Volunteers preserve cemetery and its history


As the wild asparagus emerges along the perimeter of the Bangor Cemetery, a cadre of friends and neighbors move among the graves, beautifying the eternal resting place of their loved ones.

The youngest volunteers have been Ethan, Elijah and Emmit, sons of Mobridge patrolman Allen Bohle and wife Brandice. They can trace their roots on their paternal side to Dr. William George, a pioneer and Walworth County physician. The senior member of the crew, at 90 years of age, is Francis Jansen of Java.

Charles “Chuck” Birkholt of Selby has spearheaded the annual campaign since the members of Frederick Schauer Post 100 were forced to abandon upkeep of the cemetery in 1992. He maintains ongoing research of unmarked graves printed in an evolving book.

Reportedly, the plot of those who were buried there was stored in the office of Dr. Herman Gunderman, an early Bangor pharmacist and physician. That information was lost in a fire in the early 1900s. Elsie Sieck drew the last known map of the cemetery in 1969. In addition, Chuck directs fund-raising efforts. Although labor is free, maintenance of the mowers and chainsaws and gasoline to keep them running is not.

Chuck’s grandparents Anthony and Nellie (Smith) Birkholt, are buried there as well as Chuck’s aunts, Olive, age 6, and Julia, age 4, who died of scarlet fever in 1893 within three days of each other. Anthony emigrated from the port of Bremen, Germany in 1872, and filed a claim southeast of Bangor in 1897. He was elected as Walworth County Sheriff for two terms and became a house mover. Perhaps he helped move some of the houses from the former county seat of Bangor to Selby.

Originally relocated from LeBeau to Bangor in 1884, to be nearer to the geographic center of the county, Bangor became a thriving little town with grocery stores, attorneys, physicians, lumberyards, and livery stables. The town of Selby became the county seat, quite by happenstance but not without dispute, when the railroad angled its line northwestward from Bowdle in 1900, missing Bangor. An exodus of businesses, houses and barns began immediately and within a few years, Bangor became a ghost town. There is no sign of the town except a historic marker along the highway, one mile west of the cemetery. In an account co-written by Chuck and Myrtle Baumann, Samuel Brown, a United Methodist minister, established the cemetery.

A walk through the cemetery is a history lesson in a pastoral setting. There are 119 marked graves. It’s apparent that many individuals succumbed to illnesses that are treatable today, Chuck said.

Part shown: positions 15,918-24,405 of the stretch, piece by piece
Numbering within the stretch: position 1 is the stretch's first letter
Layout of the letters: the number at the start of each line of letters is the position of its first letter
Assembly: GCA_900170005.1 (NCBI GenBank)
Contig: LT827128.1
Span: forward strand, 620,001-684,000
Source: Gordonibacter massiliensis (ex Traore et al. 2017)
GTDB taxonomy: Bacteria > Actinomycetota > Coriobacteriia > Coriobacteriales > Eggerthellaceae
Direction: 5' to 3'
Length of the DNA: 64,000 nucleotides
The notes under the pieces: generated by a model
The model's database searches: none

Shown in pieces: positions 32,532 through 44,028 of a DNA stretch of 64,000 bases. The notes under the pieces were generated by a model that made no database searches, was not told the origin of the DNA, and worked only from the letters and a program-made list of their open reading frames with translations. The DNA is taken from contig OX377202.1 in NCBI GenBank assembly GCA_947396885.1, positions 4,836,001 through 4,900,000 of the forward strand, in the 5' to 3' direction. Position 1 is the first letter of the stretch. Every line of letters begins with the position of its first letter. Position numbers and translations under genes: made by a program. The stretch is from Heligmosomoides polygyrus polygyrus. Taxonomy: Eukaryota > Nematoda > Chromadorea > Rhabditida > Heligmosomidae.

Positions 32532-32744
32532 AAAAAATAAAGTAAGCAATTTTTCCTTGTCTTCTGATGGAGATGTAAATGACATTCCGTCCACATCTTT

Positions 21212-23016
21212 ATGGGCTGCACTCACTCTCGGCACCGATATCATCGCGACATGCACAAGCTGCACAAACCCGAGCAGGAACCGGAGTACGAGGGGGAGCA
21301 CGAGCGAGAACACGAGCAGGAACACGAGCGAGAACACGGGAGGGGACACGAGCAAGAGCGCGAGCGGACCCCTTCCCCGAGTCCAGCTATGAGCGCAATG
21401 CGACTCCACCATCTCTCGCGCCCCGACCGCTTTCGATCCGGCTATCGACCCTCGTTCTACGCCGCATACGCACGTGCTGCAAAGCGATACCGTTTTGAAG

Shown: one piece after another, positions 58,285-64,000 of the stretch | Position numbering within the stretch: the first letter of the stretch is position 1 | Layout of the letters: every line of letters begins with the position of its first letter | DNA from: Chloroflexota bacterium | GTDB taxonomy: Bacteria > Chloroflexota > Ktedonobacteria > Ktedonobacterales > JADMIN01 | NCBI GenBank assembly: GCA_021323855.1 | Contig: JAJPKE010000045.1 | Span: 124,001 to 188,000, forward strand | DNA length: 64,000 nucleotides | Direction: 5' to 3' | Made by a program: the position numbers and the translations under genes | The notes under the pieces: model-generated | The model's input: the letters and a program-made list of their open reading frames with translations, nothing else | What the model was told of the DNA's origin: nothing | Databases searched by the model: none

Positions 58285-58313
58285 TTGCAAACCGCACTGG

Some of those who rest beneath the prairie sod lived short lives.

“There is no way of knowing who are buried in some of the graves,” he said. “In some cases, money was tight and the family could not afford a headstone to mark their loved one’s grave. A fieldstone or maybe even a few bricks would have to suffice.”

However, some of the graves are marked with ornate memorials of granite and marble.

Many of the marked graves were those of children.

One of the earliest recorded burials was Charlie Kaufman, age 3, who died in 1905. A little alabaster lamb, a symbol of innocence, stands sentinel over the graves of some of the children including Mary Ottman, who died in 1897, at the age of 1. A local antique buff noted that one of the firms which made utilitarian ware such as crocks in the Red Wing, Minn., area, also made unusual headstones such as tree trunks, representing a life cut short. Another unique symbol incorporated in some headstones are arches, representing the passage to heaven. Birds can symbolize peace, an anchor, hope or eternal life, and books, a person’s good deeds.

Epitaphs often include Biblical scripture. In addition to a little lamb, a few of the children’s headstones include comforting phrases: “Sleep on sweet babe and rest; God calls away when he thinks best” or “In the arms of Jesus.”

Trying to decipher some of the epitaphs can be challenging; in addition to the growth of lichen, some of the words have been worn away by the unrelenting prairie winds. One of the more unusual: “Readers pass by and perceive, as you are living, so was I; as I am dead, so you must be…”

Samuel Franklin apparently was a circuit rider, a minister who rode on horseback from church to church, bringing the good word to many isolated communities. His grave is marked by a brass orb with a figure of a rider on horseback wearing a long duster.

Many graves are marked with the initials, “G.A.R.,” for Grand Army of the Republic. Organized in 1889, at Bangor, the members led by Captain N.H. Kingman, were veterans of the Civil War who settled in Dakota Territory.

However, the mystery remains of a little woven wire bassinet east of the center of the cemetery. There is no headstone or visible footstone.

Although families are responsible for decorating individual graves, the stalwart volunteers are scheduled to spruce up the cemetery on Wednesday, May 24, just in time for Memorial Day.

“Volunteers are always welcome,” Chuck said.

-Sandy Bond –

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